• Shayne Leslie

Week 3 Strategy Series | Refined Focus for Profit Clarity - What are we doing? Part 1

Part 1 of 2 | Quadrant 3 | Activity Inside My Business

A big mistake many community and business leaders make is that they don’t know what makes them money today, how to make more, and how important their personal leadership style affects the success of their business.

We have more control on what we do than control over external forces. In Quadrant 3, Activity Inside my Business, I break the business into four key areas, the same areas I will eventually use for Pillar 3 of Planning: Establishing Strong Roots through Strategic Objectives;

1. Leadership and Governance

Includes board and management, and may include areas such as board succession, governance education, leadership and culture and strategic human resources.

2. Operational Profitability

Includes all areas that earn revenue.

3. Community and Communication

Includes marketing, technology, and community engagement.

4. Facilities

Include master plans, sports facilities, safety and security, and utilities.

For each business unit under the headings, I ask questions such as;

  • What are the strengths

  • What are the weaknesses

  • What are the opportunities, now and in the future

  • What are the risks, now and into the future

  • What is the culture of prioritisation

  • What is the business model

  • How have all these aspects affected financial performance

  • What may the business need to keep, or do differently?

We are looking at Operational Profitability in this blog post.

Operational Profitability

There are two layers in beginning to analyse operational profitability. First is looking at the historic and high level performance of the organisation through annual reports. Second is the financial performance of individual business units.

Annual Report Reviews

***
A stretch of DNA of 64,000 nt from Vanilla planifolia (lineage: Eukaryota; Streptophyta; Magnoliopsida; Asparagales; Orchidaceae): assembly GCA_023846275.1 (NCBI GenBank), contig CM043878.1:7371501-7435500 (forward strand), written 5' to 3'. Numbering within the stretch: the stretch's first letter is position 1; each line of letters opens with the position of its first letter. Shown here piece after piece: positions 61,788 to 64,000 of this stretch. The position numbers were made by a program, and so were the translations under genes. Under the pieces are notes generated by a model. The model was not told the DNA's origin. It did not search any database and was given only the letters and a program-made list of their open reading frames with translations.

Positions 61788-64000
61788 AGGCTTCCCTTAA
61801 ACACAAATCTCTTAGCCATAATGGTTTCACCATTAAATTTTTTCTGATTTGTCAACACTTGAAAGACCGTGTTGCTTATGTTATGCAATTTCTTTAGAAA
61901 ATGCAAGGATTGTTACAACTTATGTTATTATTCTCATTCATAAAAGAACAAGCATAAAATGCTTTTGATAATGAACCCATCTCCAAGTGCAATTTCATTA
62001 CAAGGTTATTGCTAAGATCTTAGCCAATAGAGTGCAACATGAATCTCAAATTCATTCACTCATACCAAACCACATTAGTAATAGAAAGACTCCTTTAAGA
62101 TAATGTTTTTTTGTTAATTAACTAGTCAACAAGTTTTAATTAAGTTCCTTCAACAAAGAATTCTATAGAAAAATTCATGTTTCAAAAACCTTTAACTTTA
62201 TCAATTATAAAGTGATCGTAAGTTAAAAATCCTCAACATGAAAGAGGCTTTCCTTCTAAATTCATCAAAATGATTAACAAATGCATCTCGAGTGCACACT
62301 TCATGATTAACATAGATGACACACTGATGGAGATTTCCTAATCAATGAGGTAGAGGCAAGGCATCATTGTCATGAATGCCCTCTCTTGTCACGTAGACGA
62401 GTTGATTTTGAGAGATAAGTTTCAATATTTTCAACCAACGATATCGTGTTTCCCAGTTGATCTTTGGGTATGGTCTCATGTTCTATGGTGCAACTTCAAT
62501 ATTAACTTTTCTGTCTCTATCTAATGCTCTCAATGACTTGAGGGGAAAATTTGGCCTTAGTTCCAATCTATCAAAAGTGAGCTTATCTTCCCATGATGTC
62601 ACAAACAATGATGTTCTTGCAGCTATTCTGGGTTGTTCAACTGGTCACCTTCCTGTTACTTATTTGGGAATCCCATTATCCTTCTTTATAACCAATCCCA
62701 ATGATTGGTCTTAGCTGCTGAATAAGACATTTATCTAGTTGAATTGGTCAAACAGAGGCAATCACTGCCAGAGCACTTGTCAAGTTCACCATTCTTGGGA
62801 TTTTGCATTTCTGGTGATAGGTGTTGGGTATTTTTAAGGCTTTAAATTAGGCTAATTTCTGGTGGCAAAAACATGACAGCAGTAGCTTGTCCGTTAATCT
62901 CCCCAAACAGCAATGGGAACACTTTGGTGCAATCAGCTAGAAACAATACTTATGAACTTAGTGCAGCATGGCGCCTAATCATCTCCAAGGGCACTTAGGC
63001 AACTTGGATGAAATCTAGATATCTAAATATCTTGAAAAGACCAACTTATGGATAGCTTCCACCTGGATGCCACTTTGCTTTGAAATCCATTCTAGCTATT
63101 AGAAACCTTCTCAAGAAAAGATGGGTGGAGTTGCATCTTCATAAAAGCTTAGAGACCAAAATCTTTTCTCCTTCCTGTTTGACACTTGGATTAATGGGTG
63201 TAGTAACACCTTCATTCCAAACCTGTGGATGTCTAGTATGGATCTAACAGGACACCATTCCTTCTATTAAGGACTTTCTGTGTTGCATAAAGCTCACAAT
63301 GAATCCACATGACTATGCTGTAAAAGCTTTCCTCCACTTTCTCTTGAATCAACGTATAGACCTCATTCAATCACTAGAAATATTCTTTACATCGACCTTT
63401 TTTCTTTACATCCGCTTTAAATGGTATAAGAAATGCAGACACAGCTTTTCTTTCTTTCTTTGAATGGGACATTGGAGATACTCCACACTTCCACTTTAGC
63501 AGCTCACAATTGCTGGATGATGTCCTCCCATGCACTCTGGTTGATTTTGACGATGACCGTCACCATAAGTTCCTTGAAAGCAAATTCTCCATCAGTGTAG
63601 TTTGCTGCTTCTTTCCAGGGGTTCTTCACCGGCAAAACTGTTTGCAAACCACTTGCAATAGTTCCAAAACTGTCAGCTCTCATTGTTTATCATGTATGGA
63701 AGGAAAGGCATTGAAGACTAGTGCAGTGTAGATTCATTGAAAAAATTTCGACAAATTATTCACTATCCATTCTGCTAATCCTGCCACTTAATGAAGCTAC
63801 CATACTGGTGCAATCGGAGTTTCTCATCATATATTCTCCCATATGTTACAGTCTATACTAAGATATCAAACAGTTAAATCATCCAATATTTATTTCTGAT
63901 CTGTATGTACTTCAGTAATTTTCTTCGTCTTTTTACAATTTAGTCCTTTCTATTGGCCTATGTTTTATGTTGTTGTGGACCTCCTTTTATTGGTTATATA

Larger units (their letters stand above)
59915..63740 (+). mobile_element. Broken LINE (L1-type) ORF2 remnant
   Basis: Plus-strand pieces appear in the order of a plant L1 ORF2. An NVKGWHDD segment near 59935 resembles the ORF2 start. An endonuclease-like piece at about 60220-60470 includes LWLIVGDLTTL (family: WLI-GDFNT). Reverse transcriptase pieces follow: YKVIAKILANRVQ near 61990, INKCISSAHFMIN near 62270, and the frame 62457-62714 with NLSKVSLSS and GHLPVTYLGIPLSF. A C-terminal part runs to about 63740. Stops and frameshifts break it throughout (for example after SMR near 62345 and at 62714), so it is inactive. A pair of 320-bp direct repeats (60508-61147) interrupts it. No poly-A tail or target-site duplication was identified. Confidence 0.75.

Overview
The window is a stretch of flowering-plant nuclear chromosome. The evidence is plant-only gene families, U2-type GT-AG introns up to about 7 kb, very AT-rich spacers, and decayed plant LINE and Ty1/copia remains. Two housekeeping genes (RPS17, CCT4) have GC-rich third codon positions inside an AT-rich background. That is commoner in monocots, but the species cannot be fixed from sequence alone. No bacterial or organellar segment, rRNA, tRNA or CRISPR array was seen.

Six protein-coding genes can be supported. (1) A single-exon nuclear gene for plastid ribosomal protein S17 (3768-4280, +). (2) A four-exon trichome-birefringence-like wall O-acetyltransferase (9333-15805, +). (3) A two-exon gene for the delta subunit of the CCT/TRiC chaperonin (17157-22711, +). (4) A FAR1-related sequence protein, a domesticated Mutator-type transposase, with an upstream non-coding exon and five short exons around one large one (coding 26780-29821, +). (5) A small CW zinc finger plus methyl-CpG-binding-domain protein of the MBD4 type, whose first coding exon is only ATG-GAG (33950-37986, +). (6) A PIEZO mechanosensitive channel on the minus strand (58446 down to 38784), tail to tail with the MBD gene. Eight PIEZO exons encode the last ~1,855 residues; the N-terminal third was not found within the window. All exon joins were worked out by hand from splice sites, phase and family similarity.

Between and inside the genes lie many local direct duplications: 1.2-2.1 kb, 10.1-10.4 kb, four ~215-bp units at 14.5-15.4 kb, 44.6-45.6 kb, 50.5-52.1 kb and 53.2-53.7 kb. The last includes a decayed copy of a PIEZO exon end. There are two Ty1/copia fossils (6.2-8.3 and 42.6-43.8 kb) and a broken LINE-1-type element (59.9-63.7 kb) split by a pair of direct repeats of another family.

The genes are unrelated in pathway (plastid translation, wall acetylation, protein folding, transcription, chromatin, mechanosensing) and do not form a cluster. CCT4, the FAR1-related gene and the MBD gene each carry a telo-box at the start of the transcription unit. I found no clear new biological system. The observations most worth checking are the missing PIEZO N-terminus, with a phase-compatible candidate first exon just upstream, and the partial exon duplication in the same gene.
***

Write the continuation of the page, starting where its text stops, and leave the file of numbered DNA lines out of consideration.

The financial statements in the annual report provides information about the overall financial performance and financial position of the company. Understanding the financial position of the company is critical to ensuring we are selecting the right strategies to realise profitability and growth.

The four primary financial statements are:

Statement of comprehensive income

This statement provides information on the organisation’s financial performance. It usually shows the total revenue, total expenses, and the difference between the two. The difference is a surplus or deficit (or profit or loss).

Statement of financial position

This statement, which is also referred to as balance sheet, shows the monetary measure of all the resources controlled by an organisation (assets) and all the obligations due by the organisation (liabilities) at the year-end. Assets and liabilities are classified as current or non-current in order of liquidity.

Statement of changes in equity

This statement reports all changes in the reserves (or funds) held by the organisation during the financial period.

Statement of cash flows

This statement shows the cash inflows and outflows for the financial period from operating, investing and financing activities.

Analysis through Ratios

Ratio analysis links the financial statements together. We develop a feel for a company’s competitive position, financial strength, and profitability over time, and learn to understand past strategic decisions and their financial impact.

Key questions to answer

Through the analysis of a series of annual reports, say over the past six years, we seek to answer the questions below. We learn about which ratios to calculate in Integrated Governance’s Applied Director Training.

  • Is the company in financial jeopardy

  • What is our income – total revenue, operational and comprehensive

  • What are our personnel wages and liabilities

  • Are we growing

  • Can we take advantage of opportunities

  • Are we prepared for sudden disaster

  • What are the significant monetary events coming up

  • Are we compliant (e.g. tax, superannuation, etc.)?